The political power of the gold mining industry in the colonial state ensured that the mines’ argument that black mineworkers were migrants on short intermittent contracts and therefore less exposed to silica dust and the risk of silicosis and TB than white miners, held sway in the corridors of colonial and apartheid power. There was never any scientific evidence for this argument because the mines did not conduct the necessary research, the colonial and then apartheid state would not fund it, the racist white mineworkers’ union only took collective action to defend its own narrow race interests, and those scientists who saw the need for such research were employed either within the hostile state, or by the mining houses themselves.The gold companies did not have sufficient confidence in their hypothesis to attempt to prove it, and since no-one was forcing them to do so, they let sleeping dogs lie.
In the current class action certification silicosis case, one advocate for Anglo American suggested that the Ernest Oppenheimer Hospital is, and has been since its inception, internationally recognised as a leader in its field. But where is the evidence for this? The only evidence we have of the results of the gold mines’ health and safety management system is the hundreds of thousands of former mineworkers sick with lung disease all over southern Africa.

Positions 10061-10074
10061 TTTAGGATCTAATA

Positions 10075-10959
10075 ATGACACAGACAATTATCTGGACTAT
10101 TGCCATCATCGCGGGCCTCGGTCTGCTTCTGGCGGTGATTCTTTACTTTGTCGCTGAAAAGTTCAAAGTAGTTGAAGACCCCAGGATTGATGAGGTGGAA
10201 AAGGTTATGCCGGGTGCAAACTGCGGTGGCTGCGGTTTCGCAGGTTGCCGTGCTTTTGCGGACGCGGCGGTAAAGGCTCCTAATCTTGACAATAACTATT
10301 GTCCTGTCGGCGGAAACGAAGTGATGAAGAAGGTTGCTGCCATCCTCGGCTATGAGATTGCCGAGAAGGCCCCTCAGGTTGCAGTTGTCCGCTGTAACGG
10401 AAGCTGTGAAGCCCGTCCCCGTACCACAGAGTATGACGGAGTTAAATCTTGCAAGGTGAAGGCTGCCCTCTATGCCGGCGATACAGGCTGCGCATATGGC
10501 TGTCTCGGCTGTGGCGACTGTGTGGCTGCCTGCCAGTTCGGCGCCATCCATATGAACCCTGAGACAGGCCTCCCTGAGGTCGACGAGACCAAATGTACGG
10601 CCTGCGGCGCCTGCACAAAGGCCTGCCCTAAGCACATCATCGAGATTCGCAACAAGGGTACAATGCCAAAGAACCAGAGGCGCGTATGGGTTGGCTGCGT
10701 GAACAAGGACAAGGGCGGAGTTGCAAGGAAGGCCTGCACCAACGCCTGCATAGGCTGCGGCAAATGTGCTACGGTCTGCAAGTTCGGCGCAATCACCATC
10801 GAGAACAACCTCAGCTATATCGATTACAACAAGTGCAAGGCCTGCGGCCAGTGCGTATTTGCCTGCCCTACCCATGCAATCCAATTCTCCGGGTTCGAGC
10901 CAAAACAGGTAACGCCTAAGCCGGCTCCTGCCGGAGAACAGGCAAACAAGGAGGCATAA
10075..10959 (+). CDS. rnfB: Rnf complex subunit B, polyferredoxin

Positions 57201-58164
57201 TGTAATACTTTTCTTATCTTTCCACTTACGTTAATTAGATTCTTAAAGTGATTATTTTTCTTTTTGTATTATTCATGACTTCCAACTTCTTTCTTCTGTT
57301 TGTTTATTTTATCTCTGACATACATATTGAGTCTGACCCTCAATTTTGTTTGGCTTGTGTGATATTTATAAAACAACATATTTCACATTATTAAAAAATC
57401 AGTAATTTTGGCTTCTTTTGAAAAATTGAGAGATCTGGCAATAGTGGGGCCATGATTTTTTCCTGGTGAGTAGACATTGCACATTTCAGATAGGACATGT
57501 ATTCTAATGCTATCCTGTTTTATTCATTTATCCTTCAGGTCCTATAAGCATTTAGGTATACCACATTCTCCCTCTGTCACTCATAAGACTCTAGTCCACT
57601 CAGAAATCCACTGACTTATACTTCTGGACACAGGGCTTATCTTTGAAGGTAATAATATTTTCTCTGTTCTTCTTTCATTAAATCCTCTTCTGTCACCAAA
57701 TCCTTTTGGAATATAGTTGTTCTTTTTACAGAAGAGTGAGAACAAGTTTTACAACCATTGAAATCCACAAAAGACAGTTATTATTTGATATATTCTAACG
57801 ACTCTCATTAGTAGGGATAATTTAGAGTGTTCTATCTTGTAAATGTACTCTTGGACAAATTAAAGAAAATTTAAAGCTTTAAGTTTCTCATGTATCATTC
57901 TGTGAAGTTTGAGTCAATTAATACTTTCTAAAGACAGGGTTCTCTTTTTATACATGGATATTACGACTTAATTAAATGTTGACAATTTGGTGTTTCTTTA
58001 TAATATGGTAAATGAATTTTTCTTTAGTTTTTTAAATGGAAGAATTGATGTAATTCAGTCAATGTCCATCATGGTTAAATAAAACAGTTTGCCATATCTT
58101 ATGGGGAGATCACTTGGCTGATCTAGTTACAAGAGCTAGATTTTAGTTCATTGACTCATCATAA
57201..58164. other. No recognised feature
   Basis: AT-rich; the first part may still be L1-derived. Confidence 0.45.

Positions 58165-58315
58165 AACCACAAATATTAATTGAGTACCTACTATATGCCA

Indeed, the gold mines themselves were unable in court to gainsay the evidence from disease prevalence studies conducted after the advent of democracy in 1994 cited by the mineworkers’ lawyers, including one (finally) financed by Anglo American. These studies found disease prevalences of around 20 to 30 percent among living former gold miners. The mining companies’ response has been that this disaster is not of their making, that it has always been the state’s responsibility to look after black mineworkers after they leave the mine, and that the state has failed to do so.
This has also been the mines’ argument when faced with the fact that huge numbers of mineworkers now live in shacks. In the case of Lonmin, this argument was sent packing in the judicial commission of inquiry into the Marikana massacre, which, among other things, recommended that the Department of Minerals and Energy investigate the extent to which Lonmin had reneged on its mining licence obligations to provide decent housing for its workers.
Unfortunately, the terms of licences to gold mining companies do not include an obligation to provide a modern, comprehensive occupational health service to all workers at risk of silicosis and TB, using the benchmark of the white miners’ historical privilege in that regard. Assuming competent enforcement, that may be the only way to ensure that the gold mining companies will put their money where their mouths are in the 21st century.